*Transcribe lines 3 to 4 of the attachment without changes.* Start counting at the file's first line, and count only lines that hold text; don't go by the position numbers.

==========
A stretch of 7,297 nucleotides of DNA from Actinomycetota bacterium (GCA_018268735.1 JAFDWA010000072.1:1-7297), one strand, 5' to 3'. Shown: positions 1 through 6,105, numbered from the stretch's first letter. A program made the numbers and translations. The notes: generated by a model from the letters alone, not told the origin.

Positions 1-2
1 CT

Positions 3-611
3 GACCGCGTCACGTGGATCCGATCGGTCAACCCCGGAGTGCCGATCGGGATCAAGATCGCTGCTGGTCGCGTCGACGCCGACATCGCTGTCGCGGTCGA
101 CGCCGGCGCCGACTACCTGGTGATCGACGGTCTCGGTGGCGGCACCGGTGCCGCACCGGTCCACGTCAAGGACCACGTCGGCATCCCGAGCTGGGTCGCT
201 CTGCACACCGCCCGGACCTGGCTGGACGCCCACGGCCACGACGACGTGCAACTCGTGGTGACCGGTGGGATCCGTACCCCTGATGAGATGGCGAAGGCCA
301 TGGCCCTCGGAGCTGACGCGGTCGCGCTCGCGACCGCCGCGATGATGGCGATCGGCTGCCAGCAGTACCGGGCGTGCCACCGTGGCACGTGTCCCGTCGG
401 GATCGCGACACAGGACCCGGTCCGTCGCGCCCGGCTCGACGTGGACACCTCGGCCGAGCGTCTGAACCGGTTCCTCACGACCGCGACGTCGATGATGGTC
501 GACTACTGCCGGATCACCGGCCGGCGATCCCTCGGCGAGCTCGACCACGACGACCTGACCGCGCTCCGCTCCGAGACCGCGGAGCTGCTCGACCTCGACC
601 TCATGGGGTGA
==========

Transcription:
1 CT

Positions 3-611